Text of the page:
DemoSite HB Enviro Centre

Hawke's Bay 

Coal

Coal is formed from plant matter that was buried and is unable to biodegrade naturally, usually in low lying wetlands, resulting in a lack of oxygen needed for aerobic bacteria to digest it. It is initially turned into peat which then, as it is more deeply buried, slowly turned into lignite, then bituminous coal and finally anthracite coal. Coal is used in several ways such as being burned as fuel, or it can be converted into useful materials, such as mineral coke which is commonly used in steel refining, or as a precursor in producing chemical fertilisers such as ammonium nitrateAs a fuel source it is believed to have been used for at least 6000 years - being used for heating as well as the smelting of metals.







Lumps of coal

Figure 1 Coal Formation - After Plant matter is buried aerobic decay cannot occur and the plant matter is gradually compressed by layers of sediment on top of it causing it to expel water and undergo coalification (https://www.uky.edu/KGS/coal/coalform.htm)

Coal is the most widely used means of energy production with the U.S. Energy Information Agency estimating 7.5 metric gigatonnes (8.3 x 109 short tons) being consumed in 2011 producing 8.584 TWh of electricity, an estimated 40 % of the world’s total power (Derived from World bank – world development indicators). New Zealand is less reliant on coal than most countries with 61.6 petajoules (pJ) of power being produced from coal out of 904.8 pJ total (6.8%) thanks to abundant renewables that provide about 40% of our energy . This is set to end in 2016 with the last remaining large scale coal fired power plant, located in Huntly, set to close. New Zealand does still have an estimated 15 billion tonnes in known reserves and exporting nearly 4 million tonnes annually, or 44% of domestic production.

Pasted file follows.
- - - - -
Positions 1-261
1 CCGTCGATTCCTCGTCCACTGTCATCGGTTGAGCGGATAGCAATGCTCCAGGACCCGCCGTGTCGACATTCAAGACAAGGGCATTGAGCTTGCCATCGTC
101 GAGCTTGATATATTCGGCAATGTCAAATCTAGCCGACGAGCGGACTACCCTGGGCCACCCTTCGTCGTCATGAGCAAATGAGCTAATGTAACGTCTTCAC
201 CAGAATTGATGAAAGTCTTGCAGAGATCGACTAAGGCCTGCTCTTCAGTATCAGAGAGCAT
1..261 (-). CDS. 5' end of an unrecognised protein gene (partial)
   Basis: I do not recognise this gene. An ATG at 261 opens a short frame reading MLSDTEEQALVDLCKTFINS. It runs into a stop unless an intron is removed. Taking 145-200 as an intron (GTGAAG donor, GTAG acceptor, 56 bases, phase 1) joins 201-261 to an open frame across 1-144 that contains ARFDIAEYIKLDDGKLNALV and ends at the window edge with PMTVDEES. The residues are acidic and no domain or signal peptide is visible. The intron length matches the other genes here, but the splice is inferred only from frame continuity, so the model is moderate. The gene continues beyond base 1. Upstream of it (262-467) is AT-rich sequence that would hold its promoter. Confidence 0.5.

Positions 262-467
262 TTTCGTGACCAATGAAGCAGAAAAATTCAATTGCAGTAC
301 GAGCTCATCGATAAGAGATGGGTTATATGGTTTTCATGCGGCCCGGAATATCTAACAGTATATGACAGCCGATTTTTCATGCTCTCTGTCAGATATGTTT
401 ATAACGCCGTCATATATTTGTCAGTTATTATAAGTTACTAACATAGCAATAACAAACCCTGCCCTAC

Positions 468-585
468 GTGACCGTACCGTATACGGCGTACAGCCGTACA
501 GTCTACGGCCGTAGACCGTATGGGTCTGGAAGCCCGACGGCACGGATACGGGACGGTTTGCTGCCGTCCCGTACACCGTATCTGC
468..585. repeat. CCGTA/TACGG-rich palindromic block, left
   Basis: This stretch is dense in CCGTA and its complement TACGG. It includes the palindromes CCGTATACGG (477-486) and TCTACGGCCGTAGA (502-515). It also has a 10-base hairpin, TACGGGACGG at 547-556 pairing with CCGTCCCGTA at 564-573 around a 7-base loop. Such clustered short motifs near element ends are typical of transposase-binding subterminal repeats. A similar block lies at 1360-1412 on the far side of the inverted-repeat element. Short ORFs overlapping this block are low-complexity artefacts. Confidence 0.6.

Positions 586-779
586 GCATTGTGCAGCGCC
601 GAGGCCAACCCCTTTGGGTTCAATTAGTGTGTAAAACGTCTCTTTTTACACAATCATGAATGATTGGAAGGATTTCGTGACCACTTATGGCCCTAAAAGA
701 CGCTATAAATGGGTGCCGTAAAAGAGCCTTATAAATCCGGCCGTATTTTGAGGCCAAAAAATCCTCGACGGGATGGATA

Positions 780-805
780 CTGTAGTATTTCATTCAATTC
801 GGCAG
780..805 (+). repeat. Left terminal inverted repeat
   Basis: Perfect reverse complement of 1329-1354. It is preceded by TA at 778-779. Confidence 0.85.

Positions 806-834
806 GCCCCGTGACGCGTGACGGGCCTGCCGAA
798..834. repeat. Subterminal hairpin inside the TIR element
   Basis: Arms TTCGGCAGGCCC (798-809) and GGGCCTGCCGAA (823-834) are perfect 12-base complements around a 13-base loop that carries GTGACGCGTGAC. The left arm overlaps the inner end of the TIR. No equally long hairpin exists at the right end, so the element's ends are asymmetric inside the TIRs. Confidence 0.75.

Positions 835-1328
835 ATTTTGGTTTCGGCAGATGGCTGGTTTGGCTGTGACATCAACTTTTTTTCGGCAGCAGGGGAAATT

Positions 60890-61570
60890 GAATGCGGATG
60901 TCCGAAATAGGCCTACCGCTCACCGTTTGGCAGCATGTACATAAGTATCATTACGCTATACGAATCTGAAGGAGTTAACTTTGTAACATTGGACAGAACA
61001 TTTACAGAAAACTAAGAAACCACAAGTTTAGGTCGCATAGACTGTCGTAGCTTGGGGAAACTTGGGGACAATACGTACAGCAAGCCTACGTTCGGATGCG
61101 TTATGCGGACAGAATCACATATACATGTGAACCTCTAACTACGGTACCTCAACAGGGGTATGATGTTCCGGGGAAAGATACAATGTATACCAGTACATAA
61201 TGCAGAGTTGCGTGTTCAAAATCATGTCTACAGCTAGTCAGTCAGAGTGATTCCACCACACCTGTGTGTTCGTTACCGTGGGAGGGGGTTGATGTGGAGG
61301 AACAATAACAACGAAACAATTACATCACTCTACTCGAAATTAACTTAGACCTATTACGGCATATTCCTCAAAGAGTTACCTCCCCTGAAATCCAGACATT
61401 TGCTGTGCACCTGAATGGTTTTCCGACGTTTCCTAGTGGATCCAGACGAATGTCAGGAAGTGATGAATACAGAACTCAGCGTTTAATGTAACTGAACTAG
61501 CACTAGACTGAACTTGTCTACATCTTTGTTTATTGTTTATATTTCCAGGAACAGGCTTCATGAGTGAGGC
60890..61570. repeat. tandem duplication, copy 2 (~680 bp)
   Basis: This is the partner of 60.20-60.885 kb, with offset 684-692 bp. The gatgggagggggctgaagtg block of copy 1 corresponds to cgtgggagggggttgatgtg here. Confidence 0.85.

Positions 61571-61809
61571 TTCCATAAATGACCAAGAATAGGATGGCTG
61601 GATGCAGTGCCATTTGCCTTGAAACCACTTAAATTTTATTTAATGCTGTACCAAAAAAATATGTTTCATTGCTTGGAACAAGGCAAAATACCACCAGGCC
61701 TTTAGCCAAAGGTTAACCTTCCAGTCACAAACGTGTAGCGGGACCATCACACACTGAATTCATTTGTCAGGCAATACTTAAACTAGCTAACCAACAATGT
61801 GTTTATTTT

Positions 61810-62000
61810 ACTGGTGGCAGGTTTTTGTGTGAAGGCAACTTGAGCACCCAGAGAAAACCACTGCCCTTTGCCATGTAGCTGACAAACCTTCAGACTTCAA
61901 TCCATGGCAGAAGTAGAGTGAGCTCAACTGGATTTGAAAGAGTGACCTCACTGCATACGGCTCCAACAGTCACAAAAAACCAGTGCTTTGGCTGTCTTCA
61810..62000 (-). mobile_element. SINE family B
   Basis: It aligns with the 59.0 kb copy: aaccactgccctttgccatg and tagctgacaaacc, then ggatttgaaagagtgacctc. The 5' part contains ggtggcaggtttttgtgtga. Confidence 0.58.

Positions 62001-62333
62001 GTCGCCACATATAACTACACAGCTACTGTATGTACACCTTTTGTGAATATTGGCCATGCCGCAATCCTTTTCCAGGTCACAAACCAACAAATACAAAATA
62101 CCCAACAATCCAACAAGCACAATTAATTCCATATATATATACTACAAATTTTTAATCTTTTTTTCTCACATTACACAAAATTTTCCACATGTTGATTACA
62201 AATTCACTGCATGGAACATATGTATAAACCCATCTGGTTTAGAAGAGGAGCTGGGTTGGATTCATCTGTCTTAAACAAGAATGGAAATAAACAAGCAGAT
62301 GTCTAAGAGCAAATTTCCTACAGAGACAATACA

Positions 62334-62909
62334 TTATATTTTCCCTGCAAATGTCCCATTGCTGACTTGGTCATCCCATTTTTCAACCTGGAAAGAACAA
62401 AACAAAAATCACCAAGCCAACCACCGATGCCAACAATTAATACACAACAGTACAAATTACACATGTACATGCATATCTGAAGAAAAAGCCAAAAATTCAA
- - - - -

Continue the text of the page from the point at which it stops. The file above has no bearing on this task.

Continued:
While being one of the most abundant fuels it is also one of the dirtiest from its mining to its consumption. Its affects have been well documented from the great smog of 1952 in London that killed an estimated 4000 people, and more recent incidents of smog in the likes of Delhi and Beijing, to black lung disease in miners as a result of inhaling coal dust, and environmental pollution such as the water contamination resulting from the Kingston fossil plant spill in Tennessee in 2008. It also releases nitrous oxides, SO2, that causes acid rain, and is the largest source of CO2 - the main cause of global warming, as well as being responsible for the emission of mercury that contaminates food and water sources. Attempts to develop cleaner alternatives have yielded results, such as carbon capture and sequestration, however these technologies fail to fully deal with the issue and leave near permanent sources of pollution that could leak.


The Pike River Coalmine disaster in 2010, in which 29 men lost their lives, is the worst mining disaster in the last 100 years. It occurred due to a spontaneous explosion of methane built up in the mining tunnels. 

Stockton Opencast coal mine on the West Coast of NZ